ViWaS railfreight research project launched in Europe

11 September 2012 (Last Updated September 11th, 2012 18:30)

Representatives of ten European rail, logistics and research organisations have collaborated to launch a research and development project in Hannover, Germany, that aims to improve the performance of single-wagonload railfreight operations in Europe.

Representatives of ten European rail, logistics and research organisations have collaborated to launch a research and development project in Hannover, Germany, that aims to improve the performance of single-wagonload railfreight operations in Europe.

HaCon will be responsible for the coordination and supervision of the three-year Viable Wagonload Production Schemes (ViWaS) project, which will examine ways to increase 'last mile' efficiency through the use of containerisation and hybrid locomotives.

HaCon project leader Niklas Galonske said the challenges for single wagon traffic have grown sharply in the last few years.

"With ViWaS, we are about to develop trend-setting solutions for economically viable single wagon traffic operations with our partners from Germany, Switzerland, Italy, France and Belgium," Galonske said.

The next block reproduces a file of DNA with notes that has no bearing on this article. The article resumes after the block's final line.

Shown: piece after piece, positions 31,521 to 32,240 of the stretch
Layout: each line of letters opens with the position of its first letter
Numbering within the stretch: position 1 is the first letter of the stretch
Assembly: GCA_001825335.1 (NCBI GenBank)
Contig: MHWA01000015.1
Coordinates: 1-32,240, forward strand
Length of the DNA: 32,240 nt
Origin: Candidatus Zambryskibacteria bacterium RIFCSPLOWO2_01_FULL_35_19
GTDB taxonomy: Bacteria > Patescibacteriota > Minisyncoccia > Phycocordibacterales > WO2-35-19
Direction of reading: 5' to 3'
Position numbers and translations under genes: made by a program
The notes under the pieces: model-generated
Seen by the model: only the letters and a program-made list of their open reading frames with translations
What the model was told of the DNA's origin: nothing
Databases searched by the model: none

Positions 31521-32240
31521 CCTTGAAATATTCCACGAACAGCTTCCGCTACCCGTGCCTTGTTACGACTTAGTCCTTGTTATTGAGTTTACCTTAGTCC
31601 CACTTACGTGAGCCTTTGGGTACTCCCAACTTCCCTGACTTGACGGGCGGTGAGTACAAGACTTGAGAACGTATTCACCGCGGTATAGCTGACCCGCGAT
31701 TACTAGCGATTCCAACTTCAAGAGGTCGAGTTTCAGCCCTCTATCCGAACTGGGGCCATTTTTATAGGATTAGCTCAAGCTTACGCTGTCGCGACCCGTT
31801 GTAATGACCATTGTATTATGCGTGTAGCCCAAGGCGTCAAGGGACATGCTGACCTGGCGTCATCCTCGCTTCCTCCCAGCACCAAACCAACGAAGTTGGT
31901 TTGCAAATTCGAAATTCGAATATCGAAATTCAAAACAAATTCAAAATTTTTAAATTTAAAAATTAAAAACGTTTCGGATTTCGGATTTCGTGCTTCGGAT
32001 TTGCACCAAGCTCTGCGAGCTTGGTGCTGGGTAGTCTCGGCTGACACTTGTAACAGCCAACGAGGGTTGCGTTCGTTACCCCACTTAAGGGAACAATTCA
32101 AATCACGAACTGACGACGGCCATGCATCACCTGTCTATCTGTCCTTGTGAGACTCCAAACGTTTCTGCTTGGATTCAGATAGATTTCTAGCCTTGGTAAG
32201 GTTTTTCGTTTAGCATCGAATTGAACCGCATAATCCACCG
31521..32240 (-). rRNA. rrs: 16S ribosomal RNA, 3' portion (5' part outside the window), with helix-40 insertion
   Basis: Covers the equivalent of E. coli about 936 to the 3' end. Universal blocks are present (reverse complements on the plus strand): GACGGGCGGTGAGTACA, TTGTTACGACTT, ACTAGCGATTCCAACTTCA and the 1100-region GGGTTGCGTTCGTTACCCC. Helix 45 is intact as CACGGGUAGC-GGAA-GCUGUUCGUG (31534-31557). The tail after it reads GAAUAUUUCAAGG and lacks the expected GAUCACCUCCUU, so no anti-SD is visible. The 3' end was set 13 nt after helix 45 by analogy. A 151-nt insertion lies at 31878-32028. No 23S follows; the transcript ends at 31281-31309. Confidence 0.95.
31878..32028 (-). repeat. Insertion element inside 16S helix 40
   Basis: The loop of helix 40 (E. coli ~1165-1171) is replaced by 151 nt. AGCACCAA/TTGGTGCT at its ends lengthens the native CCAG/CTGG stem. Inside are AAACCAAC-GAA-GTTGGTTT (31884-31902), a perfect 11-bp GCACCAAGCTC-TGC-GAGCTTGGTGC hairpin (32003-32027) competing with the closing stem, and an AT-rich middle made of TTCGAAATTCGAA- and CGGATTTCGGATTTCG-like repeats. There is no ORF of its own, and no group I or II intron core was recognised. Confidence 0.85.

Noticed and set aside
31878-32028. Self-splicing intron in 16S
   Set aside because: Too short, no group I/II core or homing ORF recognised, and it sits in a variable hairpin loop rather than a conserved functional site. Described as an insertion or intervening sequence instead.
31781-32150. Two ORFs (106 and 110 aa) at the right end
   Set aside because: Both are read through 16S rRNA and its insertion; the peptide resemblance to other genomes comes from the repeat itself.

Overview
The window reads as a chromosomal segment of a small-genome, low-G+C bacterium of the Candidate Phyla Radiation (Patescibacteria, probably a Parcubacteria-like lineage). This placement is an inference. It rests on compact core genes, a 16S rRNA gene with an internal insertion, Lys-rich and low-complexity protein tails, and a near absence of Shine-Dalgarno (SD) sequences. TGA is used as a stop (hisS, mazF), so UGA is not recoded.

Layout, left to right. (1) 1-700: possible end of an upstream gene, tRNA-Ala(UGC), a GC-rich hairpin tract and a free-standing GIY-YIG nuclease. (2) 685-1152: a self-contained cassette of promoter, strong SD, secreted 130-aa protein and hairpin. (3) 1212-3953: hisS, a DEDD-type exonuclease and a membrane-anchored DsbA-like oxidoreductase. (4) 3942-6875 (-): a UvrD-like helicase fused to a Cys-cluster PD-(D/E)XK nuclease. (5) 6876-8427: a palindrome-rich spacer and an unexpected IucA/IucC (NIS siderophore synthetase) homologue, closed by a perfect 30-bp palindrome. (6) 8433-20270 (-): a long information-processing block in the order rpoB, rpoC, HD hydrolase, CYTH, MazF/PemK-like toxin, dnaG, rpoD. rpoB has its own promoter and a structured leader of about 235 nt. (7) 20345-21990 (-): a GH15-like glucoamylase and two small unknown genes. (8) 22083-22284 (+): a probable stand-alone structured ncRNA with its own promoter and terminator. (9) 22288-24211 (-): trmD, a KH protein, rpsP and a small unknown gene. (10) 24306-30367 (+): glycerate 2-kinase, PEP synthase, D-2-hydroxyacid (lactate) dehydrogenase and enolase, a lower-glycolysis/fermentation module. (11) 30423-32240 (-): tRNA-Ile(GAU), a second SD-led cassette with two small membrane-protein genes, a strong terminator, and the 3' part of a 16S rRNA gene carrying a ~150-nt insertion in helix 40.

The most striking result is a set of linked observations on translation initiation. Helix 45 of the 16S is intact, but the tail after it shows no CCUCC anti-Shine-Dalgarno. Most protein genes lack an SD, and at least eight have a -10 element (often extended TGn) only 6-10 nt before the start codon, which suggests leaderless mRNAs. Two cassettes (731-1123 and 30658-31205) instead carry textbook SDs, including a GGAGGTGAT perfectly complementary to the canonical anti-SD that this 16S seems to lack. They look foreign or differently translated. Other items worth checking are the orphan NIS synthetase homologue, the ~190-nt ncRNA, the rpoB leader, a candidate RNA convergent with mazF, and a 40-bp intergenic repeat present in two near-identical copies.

€2.9m of the project's €4.2m total will be provided by the European Commission under the Seventh Framework Programme for Research and Technological Development.

The project, scheduled to be completed in August 2015, will also see the use of improved wagons, including the use of swap bodies based on Wascosa's Flex Freight system, using IT interface services for wagon-related telematic data to improve service quality and the availability of information.

The ViWaS project will also develop new management concepts for cost-effective bundling of combined and single wagon traffic.

Other partners in the project include Germany's Bentheim Railway, Zurich ETH technical school, Eureka Navigation Solutions of Germany, France's Fret SNCF, Consorzio IB Innovation of Italy, Belgium's Newopera, Switzerland's SBB Cargo, Berlin Technical University and Wascosa of Switzerland.

HaCon said in recent years that the market share of European single wagon traffic has declined due to high production costs and low quality standards, although rail transports by single wagon or wagon group are a vital part of the transport chain.

ViWaS is expected to help adapt the system to the requirements of modern logistics and new concepts, along with targeted improvements in multiple areas.